With woman sympathy, this famous writer has seen the terrible drama and the amusing little human touches of the Great War.
uge man, in the uniform of a colonel of the Belgian Army, with a great military cape, he seemed to fill and dominate the little room.
They conferred together in rapid French.
"Where do you wish to go?" I was asked.
"Hospitals are not always cheerful to visit."
"I am a graduate of a hospital training-school. Also a member of the American Red Cross."
They conferred again.
"Madame will not always be comfortable--over there."
"I don't want to be comfortable," I said bravely.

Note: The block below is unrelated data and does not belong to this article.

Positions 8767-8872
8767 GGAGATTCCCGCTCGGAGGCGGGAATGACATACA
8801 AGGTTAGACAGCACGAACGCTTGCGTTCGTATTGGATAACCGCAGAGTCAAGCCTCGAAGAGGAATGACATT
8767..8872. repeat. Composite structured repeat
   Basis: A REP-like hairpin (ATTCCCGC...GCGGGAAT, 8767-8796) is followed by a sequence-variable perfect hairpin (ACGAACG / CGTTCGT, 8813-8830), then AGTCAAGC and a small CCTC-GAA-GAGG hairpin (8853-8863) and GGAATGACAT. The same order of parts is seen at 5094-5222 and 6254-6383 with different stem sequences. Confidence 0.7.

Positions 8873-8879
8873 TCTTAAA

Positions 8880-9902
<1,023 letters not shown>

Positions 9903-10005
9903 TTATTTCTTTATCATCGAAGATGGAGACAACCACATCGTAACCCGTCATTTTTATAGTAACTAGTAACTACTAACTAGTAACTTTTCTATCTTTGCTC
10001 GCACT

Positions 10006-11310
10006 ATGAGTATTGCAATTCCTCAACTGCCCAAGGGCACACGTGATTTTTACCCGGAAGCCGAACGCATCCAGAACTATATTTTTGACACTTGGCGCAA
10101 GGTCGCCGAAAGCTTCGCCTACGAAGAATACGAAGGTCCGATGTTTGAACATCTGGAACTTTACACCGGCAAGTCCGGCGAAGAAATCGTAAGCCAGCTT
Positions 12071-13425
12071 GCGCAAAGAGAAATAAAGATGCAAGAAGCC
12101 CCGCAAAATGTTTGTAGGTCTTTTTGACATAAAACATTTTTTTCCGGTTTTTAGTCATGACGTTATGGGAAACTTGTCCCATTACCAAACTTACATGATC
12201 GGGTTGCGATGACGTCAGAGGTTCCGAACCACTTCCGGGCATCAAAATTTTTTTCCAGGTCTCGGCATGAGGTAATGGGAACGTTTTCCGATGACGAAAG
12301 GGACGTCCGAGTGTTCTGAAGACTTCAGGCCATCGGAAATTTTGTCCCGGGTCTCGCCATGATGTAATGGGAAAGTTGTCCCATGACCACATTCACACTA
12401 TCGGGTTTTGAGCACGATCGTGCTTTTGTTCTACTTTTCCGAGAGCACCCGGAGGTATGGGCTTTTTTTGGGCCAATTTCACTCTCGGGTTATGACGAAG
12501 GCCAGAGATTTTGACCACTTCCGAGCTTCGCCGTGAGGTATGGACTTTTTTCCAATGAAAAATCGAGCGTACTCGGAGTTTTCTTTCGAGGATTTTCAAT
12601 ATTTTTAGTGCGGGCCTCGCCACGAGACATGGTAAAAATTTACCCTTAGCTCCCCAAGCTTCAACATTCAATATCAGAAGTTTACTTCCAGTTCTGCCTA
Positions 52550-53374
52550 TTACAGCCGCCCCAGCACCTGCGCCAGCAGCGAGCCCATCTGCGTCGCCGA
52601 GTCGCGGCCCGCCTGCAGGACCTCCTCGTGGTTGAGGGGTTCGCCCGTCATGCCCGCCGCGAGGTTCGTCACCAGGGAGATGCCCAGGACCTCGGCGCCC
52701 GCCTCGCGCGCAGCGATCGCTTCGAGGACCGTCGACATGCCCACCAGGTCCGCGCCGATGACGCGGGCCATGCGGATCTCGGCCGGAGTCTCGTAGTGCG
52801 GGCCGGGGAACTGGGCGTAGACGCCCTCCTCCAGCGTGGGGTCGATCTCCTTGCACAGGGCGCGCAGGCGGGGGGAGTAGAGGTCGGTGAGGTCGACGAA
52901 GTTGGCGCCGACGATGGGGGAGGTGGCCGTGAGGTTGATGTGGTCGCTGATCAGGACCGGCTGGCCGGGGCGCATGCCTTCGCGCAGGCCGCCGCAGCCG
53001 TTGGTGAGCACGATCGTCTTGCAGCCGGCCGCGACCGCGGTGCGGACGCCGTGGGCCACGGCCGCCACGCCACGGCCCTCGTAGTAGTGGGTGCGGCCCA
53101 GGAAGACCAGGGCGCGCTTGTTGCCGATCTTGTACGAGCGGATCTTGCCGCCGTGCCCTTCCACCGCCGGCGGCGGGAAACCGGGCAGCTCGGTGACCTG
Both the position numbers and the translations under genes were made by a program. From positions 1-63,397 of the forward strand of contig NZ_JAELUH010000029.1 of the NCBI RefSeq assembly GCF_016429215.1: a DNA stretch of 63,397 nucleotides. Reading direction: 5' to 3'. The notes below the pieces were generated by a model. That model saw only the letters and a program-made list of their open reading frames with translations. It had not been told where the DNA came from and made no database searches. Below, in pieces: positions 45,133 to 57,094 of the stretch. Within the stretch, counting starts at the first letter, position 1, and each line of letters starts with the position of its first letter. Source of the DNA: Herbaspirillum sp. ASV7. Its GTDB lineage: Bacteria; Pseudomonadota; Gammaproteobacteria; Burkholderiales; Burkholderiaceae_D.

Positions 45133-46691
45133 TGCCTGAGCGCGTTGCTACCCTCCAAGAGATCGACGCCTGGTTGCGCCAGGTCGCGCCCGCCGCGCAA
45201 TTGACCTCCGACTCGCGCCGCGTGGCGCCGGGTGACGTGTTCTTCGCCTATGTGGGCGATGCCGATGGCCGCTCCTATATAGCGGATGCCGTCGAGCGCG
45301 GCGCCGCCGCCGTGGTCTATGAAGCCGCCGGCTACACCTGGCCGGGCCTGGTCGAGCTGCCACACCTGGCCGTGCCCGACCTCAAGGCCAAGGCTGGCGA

Another conference. The idea was a new one; it took some mental readjustment. But their cause was just, and mingled with their desire to let America know what they were doing was a justifiable pride. They knew what I was to find out--that one of the finest hospitals in the world, as to organisation, equipment and results, was situated almost under the guns of devastated Nieuport, so close that the roar of artillery is always in one's ears.
I had expected delay